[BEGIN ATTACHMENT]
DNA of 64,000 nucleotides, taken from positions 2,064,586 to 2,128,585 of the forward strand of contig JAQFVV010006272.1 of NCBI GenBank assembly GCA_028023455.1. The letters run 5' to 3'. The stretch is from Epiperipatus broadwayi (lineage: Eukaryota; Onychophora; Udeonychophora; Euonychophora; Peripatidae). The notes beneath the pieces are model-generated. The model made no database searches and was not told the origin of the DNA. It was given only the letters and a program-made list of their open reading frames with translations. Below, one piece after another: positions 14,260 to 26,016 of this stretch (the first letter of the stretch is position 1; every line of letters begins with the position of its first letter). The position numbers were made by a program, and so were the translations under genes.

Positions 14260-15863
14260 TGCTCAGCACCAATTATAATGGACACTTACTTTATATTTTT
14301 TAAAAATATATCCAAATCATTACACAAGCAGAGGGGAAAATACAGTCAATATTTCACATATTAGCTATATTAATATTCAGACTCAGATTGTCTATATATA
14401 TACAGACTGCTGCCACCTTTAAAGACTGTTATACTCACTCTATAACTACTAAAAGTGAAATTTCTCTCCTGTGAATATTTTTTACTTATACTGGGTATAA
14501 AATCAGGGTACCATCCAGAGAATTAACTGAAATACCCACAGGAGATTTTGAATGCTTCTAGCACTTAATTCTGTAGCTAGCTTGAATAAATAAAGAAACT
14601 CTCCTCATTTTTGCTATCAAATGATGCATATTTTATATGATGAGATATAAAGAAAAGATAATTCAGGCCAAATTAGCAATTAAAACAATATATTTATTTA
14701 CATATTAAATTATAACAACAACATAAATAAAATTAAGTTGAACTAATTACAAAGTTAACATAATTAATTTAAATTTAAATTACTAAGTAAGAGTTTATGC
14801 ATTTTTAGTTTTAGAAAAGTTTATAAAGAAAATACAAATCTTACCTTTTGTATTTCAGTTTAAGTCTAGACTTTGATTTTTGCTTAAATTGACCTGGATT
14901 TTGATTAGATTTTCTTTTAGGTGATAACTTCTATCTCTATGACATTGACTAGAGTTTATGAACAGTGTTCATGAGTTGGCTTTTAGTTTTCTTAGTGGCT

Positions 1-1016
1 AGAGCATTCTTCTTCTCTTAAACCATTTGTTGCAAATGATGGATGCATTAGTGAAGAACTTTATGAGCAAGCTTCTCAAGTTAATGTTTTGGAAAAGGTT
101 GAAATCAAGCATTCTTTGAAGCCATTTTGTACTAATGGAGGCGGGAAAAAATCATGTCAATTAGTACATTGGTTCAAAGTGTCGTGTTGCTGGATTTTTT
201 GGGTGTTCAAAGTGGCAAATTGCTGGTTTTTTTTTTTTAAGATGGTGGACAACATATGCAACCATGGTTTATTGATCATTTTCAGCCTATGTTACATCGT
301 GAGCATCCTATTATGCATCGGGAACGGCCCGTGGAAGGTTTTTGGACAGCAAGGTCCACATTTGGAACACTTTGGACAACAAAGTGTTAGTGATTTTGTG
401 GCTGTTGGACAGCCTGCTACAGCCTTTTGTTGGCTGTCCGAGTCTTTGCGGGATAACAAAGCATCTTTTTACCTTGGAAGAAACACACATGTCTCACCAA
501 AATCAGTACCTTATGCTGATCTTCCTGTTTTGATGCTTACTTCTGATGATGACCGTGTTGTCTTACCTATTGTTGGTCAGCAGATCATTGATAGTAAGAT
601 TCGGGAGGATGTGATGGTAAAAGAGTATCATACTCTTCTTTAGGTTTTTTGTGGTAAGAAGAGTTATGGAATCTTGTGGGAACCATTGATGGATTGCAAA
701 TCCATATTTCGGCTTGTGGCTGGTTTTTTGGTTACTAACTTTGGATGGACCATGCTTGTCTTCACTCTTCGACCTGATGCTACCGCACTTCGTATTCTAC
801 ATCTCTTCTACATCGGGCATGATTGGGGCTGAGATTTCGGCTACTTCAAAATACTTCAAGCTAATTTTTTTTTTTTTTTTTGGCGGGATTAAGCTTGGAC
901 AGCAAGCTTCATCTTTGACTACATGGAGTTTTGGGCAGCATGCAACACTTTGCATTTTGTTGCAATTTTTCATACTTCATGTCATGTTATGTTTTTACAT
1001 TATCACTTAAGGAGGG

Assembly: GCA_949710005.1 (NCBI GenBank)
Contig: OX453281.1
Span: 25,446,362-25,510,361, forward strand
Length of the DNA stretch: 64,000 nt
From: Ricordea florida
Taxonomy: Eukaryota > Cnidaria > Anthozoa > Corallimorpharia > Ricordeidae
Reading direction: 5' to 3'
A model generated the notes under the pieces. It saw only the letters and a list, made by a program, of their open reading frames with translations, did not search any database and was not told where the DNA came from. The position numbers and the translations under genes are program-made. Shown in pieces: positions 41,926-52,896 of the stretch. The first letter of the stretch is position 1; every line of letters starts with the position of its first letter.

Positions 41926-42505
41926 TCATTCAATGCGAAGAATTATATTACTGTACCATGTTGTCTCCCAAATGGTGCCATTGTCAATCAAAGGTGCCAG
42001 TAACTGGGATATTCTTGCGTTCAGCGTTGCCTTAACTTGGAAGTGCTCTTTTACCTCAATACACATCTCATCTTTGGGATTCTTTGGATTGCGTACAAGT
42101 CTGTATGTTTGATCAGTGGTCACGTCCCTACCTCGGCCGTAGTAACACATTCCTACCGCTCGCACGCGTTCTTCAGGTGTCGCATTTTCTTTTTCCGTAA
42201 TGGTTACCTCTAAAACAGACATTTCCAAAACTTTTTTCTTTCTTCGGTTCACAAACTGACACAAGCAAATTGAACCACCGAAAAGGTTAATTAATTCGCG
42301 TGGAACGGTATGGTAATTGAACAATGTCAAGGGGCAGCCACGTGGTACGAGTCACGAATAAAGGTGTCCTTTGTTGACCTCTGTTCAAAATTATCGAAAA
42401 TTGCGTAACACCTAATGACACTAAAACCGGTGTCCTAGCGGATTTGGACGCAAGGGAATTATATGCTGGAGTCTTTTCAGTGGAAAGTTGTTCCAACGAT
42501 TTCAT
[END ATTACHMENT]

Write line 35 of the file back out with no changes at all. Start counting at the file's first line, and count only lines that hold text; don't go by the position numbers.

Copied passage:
42201 TGGTTACCTCTAAAACAGACATTTCCAAAACTTTTTTCTTTCTTCGGTTCACAAACTGACACAAGCAAATTGAACCACCGAAAAGGTTAATTAATTCGCG